Little Flower Montessori School, Grades Pre-K through 5th.
San Gabriel Christian School-- Is an accredited member of the Association of Christian Schools International (ACSI) and the Western Association of Schools and Colleges (WASC). The school provides a strong Christian education program for over 600 students in grades kindergarten through eighth grade.[44]

Famous natives and notable residents[edit]

See also[edit]

Asian communities

These were the ten neighborhoods in Los Angeles County with the largest percentage of Asian residents, according to the 2000 census:[48][dead link]

  1. Chinatown, 70.6%
  2. Monterey Park, 61.1%
  3. Cerritos, 58.3%
  4. Walnut, 56.2%
  5. Rowland Heights, 51.7%
  6. San Gabriel, 48.9%
  7. Rosemead, 48.6%
  8. Alhambra, 47.2%
  9. San Marino, 46.8%
  10. Arcadia, 45.4%

References[edit]

  1. ^ "Incorporation Dates of California Cities" (DOC). Retrieved 2007-01-18. 
  2. ^ U.S. Census
  3. ^ "USPS - ZIP Code Lookup - Find a ZIP+ 4 Code By City Results". Retrieved 2007-01-18. 
  4. ^ "Number Administration System - NPA and City/Town Search Results". Retrieved 2007-01-18. 
  5. ^ Munro, Pamela, et al. Yaara' Shiraaw'ax 'Eyooshiraaw'a. Now You're Speaking Our Language: Gabrielino/Tongva/Fernandeño. Lulu.com: 2008.
  6. ^ "City of San Gabriel, California, Comprehensive Annual Financial Report, Year ended June 30, 2009". sangabrielcity.com. Retrieved 27 November 2010. 
  7. ^ "Pio Pico - Last Governor of Mexican California". laalmanac.com. 
  8. ^ "Frequently Asked Questions: Pico Rivera". County of Los Angeles Public Library. 
  9. ^ a b Gally, Sid (2010-03-09). "Past on Parade: What was the San Gabriel Valley like in 1853?". Pasadena Star-News. Retrieved 2010-08-03. 
  10. ^ "US Gazetteer files: 2010, 2000, and 1990". United States Census Bureau. 2011-02-12. Retrieved 2011-04-23. 
  11. ^ All data are derived from the United States Census Bureau reports from the 2010 United States Census, and are accessible on-line here. The data on unmarried partnerships and same-sex married couples are from the Census report DEC_10_SF1_PCT15. All other housing and population data are from Census report DEC_10_DP_DPDP1. Both reports are viewable online or downloadable in a zip file containing a comma-delimited data file. The area data, from which densities are calculated, are available on-line here. Percentage totals may not add to 100% due to rounding. The Census Bureau defines families as a household containing one or more people related to the householder by birth, opposite-sex marriage, or adoption. People living in group quarters are tabulated by the Census Bureau as neither owners nor renters. For further details, see the text files accompanying the data files containing the Census reports mentioned above.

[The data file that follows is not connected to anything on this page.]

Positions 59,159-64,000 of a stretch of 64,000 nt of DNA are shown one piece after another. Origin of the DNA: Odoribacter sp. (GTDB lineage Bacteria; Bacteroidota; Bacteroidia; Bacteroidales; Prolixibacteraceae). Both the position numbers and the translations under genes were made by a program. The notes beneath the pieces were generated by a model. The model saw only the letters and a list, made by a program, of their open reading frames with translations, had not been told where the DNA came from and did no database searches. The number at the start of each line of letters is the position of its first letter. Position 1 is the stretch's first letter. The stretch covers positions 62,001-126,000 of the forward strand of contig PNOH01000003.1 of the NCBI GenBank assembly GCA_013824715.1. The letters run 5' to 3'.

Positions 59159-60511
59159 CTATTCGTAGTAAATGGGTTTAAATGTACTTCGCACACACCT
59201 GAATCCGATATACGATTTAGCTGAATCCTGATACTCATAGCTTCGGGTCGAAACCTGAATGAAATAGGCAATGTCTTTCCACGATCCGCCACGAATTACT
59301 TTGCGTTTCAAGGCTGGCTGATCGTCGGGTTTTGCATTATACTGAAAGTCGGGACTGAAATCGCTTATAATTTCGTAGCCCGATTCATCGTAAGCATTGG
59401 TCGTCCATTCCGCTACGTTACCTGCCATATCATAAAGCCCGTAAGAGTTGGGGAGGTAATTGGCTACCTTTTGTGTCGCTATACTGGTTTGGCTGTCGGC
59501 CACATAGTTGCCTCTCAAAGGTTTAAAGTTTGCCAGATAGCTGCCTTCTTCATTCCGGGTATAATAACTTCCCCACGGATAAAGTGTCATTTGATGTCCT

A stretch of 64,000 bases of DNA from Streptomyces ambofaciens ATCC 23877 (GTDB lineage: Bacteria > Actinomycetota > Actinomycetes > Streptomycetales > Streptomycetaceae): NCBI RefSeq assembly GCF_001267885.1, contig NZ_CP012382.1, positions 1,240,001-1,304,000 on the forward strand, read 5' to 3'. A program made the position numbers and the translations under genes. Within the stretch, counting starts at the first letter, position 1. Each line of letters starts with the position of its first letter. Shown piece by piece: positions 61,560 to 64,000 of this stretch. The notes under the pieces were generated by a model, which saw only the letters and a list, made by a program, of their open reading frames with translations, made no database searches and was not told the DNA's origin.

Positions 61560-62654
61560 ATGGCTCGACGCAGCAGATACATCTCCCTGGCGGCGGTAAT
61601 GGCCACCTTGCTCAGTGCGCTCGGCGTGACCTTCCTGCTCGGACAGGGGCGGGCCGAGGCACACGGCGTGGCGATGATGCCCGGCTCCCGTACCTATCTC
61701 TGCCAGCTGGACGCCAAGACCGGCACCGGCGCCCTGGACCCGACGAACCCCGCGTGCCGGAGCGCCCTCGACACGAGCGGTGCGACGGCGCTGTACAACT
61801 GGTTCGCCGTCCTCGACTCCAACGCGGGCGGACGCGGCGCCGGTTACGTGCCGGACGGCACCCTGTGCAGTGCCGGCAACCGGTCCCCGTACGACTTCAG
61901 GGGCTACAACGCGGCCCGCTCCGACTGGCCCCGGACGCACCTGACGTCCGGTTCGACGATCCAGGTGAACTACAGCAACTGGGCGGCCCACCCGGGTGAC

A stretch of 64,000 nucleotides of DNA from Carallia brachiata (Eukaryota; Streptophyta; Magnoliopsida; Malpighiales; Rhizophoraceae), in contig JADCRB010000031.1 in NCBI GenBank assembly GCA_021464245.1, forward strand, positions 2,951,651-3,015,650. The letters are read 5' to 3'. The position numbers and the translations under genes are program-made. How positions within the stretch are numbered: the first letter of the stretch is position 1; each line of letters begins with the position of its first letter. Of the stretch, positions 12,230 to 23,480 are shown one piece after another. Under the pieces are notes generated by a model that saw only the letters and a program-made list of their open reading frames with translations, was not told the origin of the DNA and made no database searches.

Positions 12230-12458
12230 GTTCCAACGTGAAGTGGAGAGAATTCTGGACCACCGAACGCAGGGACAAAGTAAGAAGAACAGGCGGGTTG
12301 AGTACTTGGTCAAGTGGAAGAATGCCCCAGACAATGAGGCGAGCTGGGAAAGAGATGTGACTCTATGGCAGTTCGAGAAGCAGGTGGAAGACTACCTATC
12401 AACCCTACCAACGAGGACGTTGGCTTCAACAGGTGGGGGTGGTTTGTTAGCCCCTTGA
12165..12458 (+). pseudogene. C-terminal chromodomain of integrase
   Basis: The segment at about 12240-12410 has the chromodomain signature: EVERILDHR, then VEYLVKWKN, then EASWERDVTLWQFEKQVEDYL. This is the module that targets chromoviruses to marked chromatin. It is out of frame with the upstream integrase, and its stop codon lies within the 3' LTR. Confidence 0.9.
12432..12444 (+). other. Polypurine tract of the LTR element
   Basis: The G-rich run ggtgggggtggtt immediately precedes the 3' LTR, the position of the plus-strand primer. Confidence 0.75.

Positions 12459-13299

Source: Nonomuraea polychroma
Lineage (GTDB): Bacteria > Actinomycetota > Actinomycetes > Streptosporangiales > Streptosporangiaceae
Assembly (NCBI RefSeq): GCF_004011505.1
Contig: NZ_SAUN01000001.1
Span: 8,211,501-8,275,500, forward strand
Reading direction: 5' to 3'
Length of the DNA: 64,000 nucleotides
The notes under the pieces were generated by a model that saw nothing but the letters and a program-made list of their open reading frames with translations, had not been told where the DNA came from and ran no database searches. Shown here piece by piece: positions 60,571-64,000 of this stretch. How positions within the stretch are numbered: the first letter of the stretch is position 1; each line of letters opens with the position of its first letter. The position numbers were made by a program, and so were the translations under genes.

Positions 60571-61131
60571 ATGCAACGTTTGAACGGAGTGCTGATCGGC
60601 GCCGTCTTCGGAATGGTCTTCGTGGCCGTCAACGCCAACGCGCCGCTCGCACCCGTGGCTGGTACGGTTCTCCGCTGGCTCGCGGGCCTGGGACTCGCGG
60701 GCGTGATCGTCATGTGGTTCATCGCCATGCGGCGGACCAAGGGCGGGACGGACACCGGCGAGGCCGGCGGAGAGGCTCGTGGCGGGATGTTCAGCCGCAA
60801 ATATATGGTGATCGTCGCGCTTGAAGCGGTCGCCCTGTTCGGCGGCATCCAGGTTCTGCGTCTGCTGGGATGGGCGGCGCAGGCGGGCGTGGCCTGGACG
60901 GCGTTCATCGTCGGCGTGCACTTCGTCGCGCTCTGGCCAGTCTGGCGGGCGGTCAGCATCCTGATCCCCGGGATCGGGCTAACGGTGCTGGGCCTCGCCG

12. ^ http://quickfacts.census.gov/qfd/states/06/0667042.html.  Missing or empty |title= (help)
  13. ^ http://quickfacts.census.gov/qfd/states/06/0667042.html.  Missing or empty |title= (help)
  14. ^ "American FactFinder". United States Census Bureau. Retrieved 2008-01-31. 
  15. ^ a b c d City of San Gabriel
  16. ^ a b Pierson, David (2006-03-31). "Dragon Roars in San Gabriel - Los Angeles Times". Los Angeles Times. 
  17. ^ Jonathan Gold and Laurie Ochoa, "Cook's Walks: The Great Mall of China", Los Angeles Times, November 12, 1992.
  18. ^ Welcome To The San Gabriel Square
  19. ^ "Will Gerrymandered Districts Stem the Wave of Voter Unrest?". Campaign Legal Center Blog. Retrieved 2008-02-10. 
  20. ^ City of San Gabriel
  21. ^ "San Gabriel City homepage". 
  22. ^ "Monrovia Health Center." Los Angeles County Department of Health Services. Retrieved on March 27, 2010.
  23. ^ San Gabriel Mayor Huang arrested on suspicion of assault, robbery - Pasadena Star-News
  24. ^ KCal news, October 19, 2010.
  25. ^ San Gabriel mayor arrested for alleged robbery, assault, battery | Alhambra Source
  26. ^ "San Gabriel Mayor Albert Y.M. Huang Resigns After Purse-Snatching Arrest". Huffington Post. 2010-10-19. 
  27. ^ [1]
  28. ^ San Gabriel City Council decides to seat councilman-elect, SCPR. 7 May 2013
  29. ^ San Gabriel votes to seat councilman-elect after residency hearings, Los Angeles Times. 7 May 2013
  30. ^ San Gabriel Council votes to seat councilmember-elect after two-month delay, Pasadena Star News. 7 May 2013
  31. ^ City of San Gabriel CAFR
  32. ^ a b c d e http://www.pasadenastarnews.com/news/ci_16391198
  33. ^ a b http://www.sanmarinotribune.com/article/Politics/Politics/Residents_Oppose_HighSpeed_Railway_in_Alhambra_Monday_Night/2288
  34. ^ http://www.sgusd.k12.ca.us/
  35. ^ Gabrielino High School: Best High Schools - USNews.com
  36. ^ "San Gabriel Unified School District Listing". sgusd.k12.ca.us. Retrieved 27 November 2010. 
  37. ^ "Jefferson Middle School". Jefferson.sgusd.k12.ca.us. Retrieved 2010-08-03. 
  38. ^ "Gabrielino High School - Homepage". Gabrielino.sgusd.k12.ca.us. Retrieved 2010-08-03. 
  39. ^ "Del Mar High School, Daly Announcements". delmar.sgusd.k12.ca.us. Retrieved 27 November 2010. 
  40. ^ "Saint Anthony Catholic School. A Tradition of Excellence Since 1948". stanthonysangabriel.org. Retrieved 27 November 2010. 
  41. ^ "San Gabriel Mission High School homepage". sangabrielmission.org. Retrieved 27 November 2010. 
  42. ^ "Mission". Sangabrielacademy.org. Retrieved 27 November 2010. 
  43. ^ "School Overview". clairbourn.org. Retrieved 27 November 2010. 
  44. ^ "Welcome to San Gabriel Christian School". sgucandcs.org. Retrieved 27 November 2010. 
  45. ^ a b c http://www.insidesocal.com/tribpreps/2009/02/mcconnell-names.html
  46. ^ http://www.filmreference.com/film/10/Bill-Mumy.html
  47. ^ http://www.sweetslyrics.com/Joanna%20Wang.html
  48. ^ "Asian", Mapping L.A., Los Angeles Times

External links[edit]